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PloS one

Cell wall modifications during conidial maturation of the human pathogenic fungus Pseudallescheria boydii.


PMID 24950099

Abstract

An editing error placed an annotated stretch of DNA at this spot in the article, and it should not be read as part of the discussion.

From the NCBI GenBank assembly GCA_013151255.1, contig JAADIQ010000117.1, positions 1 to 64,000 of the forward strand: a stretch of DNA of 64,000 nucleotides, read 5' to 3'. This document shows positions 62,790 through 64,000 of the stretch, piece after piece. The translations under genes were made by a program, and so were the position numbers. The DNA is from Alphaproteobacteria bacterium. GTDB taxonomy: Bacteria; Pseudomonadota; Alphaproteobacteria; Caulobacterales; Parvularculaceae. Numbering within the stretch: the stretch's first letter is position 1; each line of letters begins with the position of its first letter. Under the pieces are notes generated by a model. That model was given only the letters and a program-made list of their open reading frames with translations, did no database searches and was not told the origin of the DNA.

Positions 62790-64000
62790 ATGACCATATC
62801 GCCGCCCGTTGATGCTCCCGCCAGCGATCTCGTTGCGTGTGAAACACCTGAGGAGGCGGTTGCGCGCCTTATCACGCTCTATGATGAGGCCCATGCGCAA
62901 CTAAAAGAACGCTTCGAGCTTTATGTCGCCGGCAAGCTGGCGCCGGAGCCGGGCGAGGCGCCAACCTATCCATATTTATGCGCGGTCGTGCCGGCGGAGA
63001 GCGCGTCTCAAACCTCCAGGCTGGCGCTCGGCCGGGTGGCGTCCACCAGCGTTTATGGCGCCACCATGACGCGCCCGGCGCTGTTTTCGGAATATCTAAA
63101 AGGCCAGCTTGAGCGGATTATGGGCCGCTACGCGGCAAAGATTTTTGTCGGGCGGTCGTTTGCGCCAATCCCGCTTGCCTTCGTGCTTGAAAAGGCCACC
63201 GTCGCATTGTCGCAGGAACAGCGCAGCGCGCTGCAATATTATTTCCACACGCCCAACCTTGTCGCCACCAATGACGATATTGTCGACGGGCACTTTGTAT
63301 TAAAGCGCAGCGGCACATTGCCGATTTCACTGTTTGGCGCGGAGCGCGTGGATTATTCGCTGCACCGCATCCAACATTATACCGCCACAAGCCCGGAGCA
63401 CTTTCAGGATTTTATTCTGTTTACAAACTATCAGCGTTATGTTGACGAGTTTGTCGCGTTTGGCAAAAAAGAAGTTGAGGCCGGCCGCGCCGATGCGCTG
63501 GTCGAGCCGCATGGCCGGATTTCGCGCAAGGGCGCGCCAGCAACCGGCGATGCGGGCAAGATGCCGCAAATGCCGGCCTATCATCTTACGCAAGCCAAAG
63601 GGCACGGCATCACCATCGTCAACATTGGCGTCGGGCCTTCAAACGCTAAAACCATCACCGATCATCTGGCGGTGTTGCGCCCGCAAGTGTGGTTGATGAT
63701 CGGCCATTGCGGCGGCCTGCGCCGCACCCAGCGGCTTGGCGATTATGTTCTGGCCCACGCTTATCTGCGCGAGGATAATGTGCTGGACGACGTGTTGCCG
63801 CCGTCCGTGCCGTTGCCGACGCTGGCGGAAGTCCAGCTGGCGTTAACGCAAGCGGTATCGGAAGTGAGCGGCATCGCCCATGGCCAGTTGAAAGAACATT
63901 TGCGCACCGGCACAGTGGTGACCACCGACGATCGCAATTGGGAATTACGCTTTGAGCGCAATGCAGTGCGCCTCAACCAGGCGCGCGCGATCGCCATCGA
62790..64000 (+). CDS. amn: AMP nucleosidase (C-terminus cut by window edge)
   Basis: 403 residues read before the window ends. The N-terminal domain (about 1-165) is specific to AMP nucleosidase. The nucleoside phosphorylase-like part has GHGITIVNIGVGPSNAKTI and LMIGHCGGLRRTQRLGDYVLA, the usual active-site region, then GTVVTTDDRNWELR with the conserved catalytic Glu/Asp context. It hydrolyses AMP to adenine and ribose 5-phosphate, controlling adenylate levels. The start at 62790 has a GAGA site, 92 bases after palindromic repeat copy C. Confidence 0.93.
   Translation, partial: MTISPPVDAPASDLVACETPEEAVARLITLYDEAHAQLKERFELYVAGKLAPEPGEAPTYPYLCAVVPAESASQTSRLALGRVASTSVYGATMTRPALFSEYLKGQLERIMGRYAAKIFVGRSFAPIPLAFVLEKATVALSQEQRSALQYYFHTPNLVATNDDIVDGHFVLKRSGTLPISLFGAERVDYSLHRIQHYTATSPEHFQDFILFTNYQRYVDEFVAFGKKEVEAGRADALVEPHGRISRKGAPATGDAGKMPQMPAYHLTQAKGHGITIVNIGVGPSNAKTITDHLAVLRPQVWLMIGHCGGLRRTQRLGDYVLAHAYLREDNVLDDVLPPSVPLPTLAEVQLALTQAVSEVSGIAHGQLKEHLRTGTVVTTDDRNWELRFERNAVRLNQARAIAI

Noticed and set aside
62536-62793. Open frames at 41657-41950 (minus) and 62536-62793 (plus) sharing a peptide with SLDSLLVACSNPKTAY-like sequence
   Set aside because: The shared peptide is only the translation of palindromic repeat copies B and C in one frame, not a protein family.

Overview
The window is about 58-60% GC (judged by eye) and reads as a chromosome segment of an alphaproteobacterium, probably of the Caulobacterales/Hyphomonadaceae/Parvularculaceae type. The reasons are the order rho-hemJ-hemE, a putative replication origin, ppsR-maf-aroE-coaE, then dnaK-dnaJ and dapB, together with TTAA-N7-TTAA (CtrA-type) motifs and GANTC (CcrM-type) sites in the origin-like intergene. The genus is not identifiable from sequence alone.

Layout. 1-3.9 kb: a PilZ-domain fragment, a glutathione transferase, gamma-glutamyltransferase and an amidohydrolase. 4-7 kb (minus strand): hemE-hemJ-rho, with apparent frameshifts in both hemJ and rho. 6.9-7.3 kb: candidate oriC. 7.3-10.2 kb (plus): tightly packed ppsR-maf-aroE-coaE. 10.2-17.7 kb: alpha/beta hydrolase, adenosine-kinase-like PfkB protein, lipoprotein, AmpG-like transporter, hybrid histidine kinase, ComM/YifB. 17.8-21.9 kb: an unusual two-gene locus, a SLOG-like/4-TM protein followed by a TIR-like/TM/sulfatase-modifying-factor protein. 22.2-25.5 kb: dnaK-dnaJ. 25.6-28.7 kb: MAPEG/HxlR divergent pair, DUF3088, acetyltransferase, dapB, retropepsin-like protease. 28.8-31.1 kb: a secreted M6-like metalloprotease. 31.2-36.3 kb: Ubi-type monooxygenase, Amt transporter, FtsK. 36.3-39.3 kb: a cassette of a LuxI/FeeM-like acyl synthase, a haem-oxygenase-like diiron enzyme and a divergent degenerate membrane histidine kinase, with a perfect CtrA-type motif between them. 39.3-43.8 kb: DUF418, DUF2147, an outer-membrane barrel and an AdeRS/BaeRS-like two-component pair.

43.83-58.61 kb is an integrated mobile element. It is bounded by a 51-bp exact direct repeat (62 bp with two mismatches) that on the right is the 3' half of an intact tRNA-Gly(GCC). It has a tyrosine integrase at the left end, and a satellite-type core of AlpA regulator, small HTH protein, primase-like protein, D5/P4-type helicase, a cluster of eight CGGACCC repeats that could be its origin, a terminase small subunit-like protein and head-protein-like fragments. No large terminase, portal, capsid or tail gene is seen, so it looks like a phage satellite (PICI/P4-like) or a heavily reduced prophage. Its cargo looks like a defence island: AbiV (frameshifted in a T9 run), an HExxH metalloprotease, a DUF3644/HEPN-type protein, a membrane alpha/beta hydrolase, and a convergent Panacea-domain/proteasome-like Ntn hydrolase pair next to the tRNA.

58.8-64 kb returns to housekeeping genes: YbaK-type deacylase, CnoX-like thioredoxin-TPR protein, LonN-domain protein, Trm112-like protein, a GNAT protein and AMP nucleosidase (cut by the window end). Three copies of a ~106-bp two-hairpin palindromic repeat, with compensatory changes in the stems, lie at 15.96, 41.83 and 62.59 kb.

Progress in extending the life expectancy of cystic fibrosis (CF) patients remains jeopardized by the increasing incidence of fungal respiratory infections. Pseudallescheria boydii (P. boydii), an emerging pathogen of humans, is a filamentous fungus frequently isolated from the respiratory secretions of CF patients. It is commonly believed that infection by this fungus occurs through inhalation of airborne conidia, but the mechanisms allowing the adherence of Pseudallescheria to the host epithelial cells and its escape from the host immune defenses remain largely unknown. Given that the cell wall orchestrates all these processes, we were interested in studying its dynamic changes in conidia as function of the age of cultures. We found that the surface hydrophobicity and electronegative charge of conidia increased with the age of culture. Melanin that can influence the cell surface properties, was extracted from conidia and estimated using UV-visible spectrophotometry. Cells were also directly examined and compared using electron paramagnetic resonance (EPR) that determines the production of free radicals. Consistent with the increased amount of melanin, the EPR signal intensity decreased suggesting polymerization of melanin. These results were confirmed by flow cytometry after studying the effect of melanin polymerization on the surface accessibility of mannose-containing glycoconjugates to fluorescent concanavalin A. In the absence of melanin, conidia showed a marked increase in fluorescence intensity as the age of culture increased. Using atomic force microscopy, we were unable to find rodlet-forming hydrophobins, molecules that can also affect conidial surface properties. In conclusion, the changes in surface properties and biochemical composition of the conidial wall with the age of culture highlight the process of conidial maturation. Mannose-containing glycoconjugates that are involved in immune recognition, are progressively masked by polymerization of melanin, an antioxidant that is commonly thought to allow fungal escape from the host immune defenses.